+-----+     /->+-----+     /->+-----+
      | car --> 1 |  | car --> 2 |  | car --> 3
      +-----+     |  +-----+     |  +-----+
      | cdr ------/  | cdr ------/  | cdr --> '()
      +-----+        +-----+        +-----+
Now car, cdr, and cons should make a little more sense. A list is just the first pair in the list. car returns the car field of a pair, cdr returns the cdr field of a pair, and cons returns a newly created pair, with the first argument in its car and the second argument in its cdr. Note that you can create malformed lists this way. For instance, (cons 'a 'b) creates the pair:
      | car --> 'a
      | cdr --> 'b
This is represented as '(a . b) on the screen. Don't worry too much about malformed lists; you usually want to avoid them.


Now we need some mechanism to make decisions in our Scheme programs. This is provided by the cond form. The general form of a cond is:
	(condition1 result1)
	(condition2 result2) . . . )
result1 will be returned if condition1 is not #f, result2 will be returned if condition2 is not #f and condition1 was #f, etc... You always want at least one result, so you should always end your conds with a term with #t as the condition, so that term will be evaluated if all other conditions were false. Here are some examples of using cond:
> (define zeroness
    (lambda (x)
	((equal? 0 x) 'zero)
	(#t 'non-zero))))
> (zeroness 0)
> (zeroness 4)
> (define sign
    (lambda (n)
	((> n 0) 1)
	((< n 0) -1)
	(#t 0))))
> (sign 67.3)
> (sign -12)
> (sign 0)

Loading Files

For this assignment, you're going to want to save your functions in a file, both so that you can easily edit a function and re-load it and so that you can actually turn in the work you've done. Suppose you have a file, say fib.scm, containing:
(define fib
  (lambda (n)
      ((or (= n 0) (= n 1)) 1)
      (#t (+ (fib (- n 1)) (fib (- n 2)))))))
Now, in Scheme48:
> (load "fib.scm")
fib.scm .
> (fib 20)


It turns out that you can do just about anything in Scheme with the parts of the language you've just learned about. 'How do I implement loops?' you wonder... The answer: you don't, you use recursion instead. Suppose we want to find a factorial... We know that 0! = 1 and n! = n * (n-1)!. That leads to the following recursive definition:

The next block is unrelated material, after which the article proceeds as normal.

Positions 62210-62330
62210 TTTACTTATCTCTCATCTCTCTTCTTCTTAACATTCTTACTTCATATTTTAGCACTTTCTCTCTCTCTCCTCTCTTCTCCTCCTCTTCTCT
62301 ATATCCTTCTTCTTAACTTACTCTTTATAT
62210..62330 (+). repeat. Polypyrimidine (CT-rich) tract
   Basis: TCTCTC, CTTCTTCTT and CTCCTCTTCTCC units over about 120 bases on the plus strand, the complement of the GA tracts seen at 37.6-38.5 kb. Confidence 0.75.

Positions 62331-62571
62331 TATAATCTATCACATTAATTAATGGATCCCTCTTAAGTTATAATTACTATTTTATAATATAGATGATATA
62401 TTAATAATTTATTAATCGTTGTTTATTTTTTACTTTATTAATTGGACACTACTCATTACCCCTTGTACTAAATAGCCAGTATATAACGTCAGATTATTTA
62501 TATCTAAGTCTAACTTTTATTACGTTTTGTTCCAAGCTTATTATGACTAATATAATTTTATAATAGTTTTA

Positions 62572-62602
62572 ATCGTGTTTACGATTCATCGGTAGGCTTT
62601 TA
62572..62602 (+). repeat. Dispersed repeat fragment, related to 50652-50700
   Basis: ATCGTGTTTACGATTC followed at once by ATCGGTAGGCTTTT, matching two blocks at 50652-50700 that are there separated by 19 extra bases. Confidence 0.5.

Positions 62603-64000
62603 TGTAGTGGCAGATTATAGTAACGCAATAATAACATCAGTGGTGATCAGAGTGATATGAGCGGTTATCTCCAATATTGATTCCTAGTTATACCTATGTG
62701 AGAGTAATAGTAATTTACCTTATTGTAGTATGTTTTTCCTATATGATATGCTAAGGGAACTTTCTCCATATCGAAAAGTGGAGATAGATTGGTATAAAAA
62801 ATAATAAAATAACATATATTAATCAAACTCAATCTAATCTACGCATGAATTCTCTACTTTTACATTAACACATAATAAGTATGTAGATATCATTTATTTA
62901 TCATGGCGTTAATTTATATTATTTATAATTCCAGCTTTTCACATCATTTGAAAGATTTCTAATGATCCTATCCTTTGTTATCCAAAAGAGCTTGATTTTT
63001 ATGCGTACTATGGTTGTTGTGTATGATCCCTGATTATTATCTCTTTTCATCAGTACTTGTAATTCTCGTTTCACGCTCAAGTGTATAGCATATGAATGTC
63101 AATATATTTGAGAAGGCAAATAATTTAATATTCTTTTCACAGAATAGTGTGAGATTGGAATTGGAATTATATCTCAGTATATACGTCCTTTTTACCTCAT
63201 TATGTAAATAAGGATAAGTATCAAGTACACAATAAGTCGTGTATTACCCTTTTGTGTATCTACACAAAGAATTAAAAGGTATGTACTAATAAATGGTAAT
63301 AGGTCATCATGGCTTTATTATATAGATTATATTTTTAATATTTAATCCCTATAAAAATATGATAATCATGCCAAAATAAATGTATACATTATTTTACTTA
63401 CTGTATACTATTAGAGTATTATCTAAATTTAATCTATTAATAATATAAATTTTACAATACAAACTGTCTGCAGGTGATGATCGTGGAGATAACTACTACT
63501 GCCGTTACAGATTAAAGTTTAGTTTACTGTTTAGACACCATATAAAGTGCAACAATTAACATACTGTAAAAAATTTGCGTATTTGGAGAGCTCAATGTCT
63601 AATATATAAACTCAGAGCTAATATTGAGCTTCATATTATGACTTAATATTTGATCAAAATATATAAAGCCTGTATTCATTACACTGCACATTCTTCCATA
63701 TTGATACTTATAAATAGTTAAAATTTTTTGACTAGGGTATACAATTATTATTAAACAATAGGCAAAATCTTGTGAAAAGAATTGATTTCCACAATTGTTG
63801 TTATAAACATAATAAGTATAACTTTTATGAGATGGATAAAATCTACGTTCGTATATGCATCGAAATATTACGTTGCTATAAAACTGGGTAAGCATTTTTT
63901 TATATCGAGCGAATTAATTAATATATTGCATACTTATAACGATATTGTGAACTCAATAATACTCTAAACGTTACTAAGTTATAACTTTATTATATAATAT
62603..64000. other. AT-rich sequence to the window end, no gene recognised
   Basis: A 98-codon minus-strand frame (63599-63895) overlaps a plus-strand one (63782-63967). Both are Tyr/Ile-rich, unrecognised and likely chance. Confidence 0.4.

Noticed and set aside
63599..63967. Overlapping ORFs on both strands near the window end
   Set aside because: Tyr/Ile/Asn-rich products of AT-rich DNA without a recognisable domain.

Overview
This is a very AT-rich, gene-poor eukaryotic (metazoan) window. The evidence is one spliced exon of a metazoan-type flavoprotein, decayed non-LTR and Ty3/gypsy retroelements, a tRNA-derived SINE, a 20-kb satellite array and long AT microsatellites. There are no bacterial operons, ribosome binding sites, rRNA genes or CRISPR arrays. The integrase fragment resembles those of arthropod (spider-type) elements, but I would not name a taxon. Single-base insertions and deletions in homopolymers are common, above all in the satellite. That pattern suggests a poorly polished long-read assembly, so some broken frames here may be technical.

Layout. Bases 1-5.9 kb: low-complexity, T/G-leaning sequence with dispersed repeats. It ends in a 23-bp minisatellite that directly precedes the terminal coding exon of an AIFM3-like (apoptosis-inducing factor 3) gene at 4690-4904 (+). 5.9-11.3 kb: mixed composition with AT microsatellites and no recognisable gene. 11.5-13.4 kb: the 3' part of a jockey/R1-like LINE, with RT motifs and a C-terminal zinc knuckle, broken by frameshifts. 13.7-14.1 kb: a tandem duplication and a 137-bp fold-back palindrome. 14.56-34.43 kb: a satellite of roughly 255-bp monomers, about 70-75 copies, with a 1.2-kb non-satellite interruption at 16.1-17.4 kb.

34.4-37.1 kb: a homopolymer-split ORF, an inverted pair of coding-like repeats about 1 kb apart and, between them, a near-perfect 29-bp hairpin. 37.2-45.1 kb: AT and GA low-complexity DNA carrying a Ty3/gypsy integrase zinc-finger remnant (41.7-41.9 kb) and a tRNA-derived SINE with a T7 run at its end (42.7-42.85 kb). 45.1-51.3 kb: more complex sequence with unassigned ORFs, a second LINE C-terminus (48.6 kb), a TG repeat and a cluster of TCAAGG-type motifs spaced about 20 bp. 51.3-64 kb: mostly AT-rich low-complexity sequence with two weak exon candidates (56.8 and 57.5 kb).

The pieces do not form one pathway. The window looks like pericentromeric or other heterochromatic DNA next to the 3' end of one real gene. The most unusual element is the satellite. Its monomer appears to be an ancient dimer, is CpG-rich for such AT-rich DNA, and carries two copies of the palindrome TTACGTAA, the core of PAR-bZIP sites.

> (define factorial
    (lambda (n)
	((= 0 n) 1)
	(#t (* n (factorial (- n 1)))))))
> (factorial 0)
> (factorial 5)
> (factorial 50)
Now for a procedure to find the length of a list. An empty list is of length 0. A non-empty list is one item longer than its cdr. This can be implemented as:
> (define list-length
    (lambda (l)
	((null? l) 0)
	(#t (+ 1 (list-length (cdr l)))))))
> (list-length '(a b c d e))
> (list-length '())
> (list-length 123)

Error: exception
       (cdr 123)
Now for a more powerful procedure: map. map takes a list and a function and returns a list of the return values of the function, when the function is applied to each element of the list.
> (define map
    (lambda (f l)
	((null? l) '())
	(#t (cons
	      (f (car l))
	      (map f (cdr l)))))))
> (map zero? '(1 0 3 0 6))	; zero? happens to be built-in...
'(#f #t #f #t #f)
> (map (lambda (n) (* 2 n)) '(1 2 3 4 5 6))
'(2 4 6 8 10 12)
By the way, map is actually built into Scheme, so if you try typing in the above it might give you some warnings about replacing a built-in procedure.


You now know enough about Scheme to do this week's lab. Back to lab 8.